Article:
Apparel companies are working on bringing back some of their operations in the United States, but cannot find qualified workers.
It may seem such a long time ago, but there was a time that apparel-making was a large industry for Americans. Overtime, these processes were outsourced to factory workers in developing nations and the craft became much less common in the United States. However, apparel design began making a comeback in the U.S. after the fashion industry witnessed a factory collaspe in Bangladesh that killed more than 1,000 workers, according to the New York Times.
As a way to improve work conditions for their workers, American design companies are working on bringing back these operations into the U.S. The issue with this shift is that there are not many qualified seamstresses and tailors out there these days because 77 percent of these jobs were outsourced in the 1990s.
This is a great opportunity to utilize HR software solutions to pinpoint students who attend design colleges and vocational programs.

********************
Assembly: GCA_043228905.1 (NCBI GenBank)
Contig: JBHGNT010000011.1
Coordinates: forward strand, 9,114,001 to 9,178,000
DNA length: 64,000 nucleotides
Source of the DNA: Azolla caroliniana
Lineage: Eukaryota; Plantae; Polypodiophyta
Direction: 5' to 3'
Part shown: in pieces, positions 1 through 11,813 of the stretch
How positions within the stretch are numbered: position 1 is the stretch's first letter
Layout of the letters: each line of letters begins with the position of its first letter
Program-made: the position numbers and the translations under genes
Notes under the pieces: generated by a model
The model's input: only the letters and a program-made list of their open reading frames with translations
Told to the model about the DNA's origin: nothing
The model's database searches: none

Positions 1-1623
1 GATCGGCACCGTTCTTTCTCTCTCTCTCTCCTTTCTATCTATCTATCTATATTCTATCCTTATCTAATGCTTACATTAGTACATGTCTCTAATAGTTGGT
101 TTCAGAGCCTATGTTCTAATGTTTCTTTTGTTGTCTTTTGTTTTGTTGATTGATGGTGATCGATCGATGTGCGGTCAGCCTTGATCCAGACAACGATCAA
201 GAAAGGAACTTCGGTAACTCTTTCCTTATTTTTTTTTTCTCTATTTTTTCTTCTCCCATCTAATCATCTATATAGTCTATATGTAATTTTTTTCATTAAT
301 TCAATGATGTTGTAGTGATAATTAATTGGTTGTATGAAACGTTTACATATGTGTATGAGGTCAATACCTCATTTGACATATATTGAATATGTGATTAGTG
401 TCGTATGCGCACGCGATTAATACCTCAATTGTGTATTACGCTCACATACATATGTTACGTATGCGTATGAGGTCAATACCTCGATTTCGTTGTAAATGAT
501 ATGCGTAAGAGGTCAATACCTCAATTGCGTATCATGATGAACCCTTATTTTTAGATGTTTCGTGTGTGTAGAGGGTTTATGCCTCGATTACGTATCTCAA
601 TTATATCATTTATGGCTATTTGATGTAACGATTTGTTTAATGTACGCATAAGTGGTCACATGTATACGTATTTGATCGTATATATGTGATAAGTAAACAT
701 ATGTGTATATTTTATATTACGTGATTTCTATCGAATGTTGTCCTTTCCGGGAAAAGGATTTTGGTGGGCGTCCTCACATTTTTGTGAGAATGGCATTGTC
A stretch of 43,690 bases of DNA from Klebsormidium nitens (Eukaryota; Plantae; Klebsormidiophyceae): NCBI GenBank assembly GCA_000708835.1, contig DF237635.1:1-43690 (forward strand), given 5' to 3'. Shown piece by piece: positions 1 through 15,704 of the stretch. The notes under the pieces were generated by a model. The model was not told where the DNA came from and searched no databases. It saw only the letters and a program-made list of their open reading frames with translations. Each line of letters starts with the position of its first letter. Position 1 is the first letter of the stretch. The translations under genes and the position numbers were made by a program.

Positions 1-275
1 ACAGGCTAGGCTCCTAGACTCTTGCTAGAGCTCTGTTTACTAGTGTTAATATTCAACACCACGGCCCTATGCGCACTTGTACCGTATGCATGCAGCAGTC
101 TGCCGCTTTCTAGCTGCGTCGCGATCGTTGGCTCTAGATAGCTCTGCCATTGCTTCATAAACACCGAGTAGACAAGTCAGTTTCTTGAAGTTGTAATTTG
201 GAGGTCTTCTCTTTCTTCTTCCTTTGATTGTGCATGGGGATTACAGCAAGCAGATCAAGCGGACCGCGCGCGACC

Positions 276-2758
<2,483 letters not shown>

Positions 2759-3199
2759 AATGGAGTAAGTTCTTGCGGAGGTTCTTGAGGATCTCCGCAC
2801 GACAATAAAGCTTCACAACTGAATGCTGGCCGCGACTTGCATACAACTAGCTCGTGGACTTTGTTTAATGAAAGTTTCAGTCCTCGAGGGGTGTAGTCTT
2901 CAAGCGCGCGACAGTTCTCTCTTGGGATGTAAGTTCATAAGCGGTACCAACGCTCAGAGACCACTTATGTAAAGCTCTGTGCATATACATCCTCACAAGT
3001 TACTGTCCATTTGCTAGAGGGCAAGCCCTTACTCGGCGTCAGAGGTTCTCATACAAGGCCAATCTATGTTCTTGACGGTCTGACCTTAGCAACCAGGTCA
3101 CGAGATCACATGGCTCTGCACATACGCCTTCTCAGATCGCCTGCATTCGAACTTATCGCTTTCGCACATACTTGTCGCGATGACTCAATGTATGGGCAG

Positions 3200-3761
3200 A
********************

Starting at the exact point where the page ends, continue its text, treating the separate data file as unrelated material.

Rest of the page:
At J.W. Hulme, a leather goods company based in Minnesota, chief executive Jen Guarino told the Times that the sewing industry "withered away and nobody noticed." Guarino added that many companies "stopped investing in training, they stopped investing in equipment," which makes the challenge at hand more difficult, but not all is lost. Wages in this sector rose 13.2 percent between 2007-2012 whereas overall pay for private-sector jobs only saw 1.4 percent growth.
Hiring managers at apparel companies know that demand for American seamstresses will continue to increase as the industry begins to do more of its operations in the U.S. again, but they can get ahead of the race with the support of HR software solutions.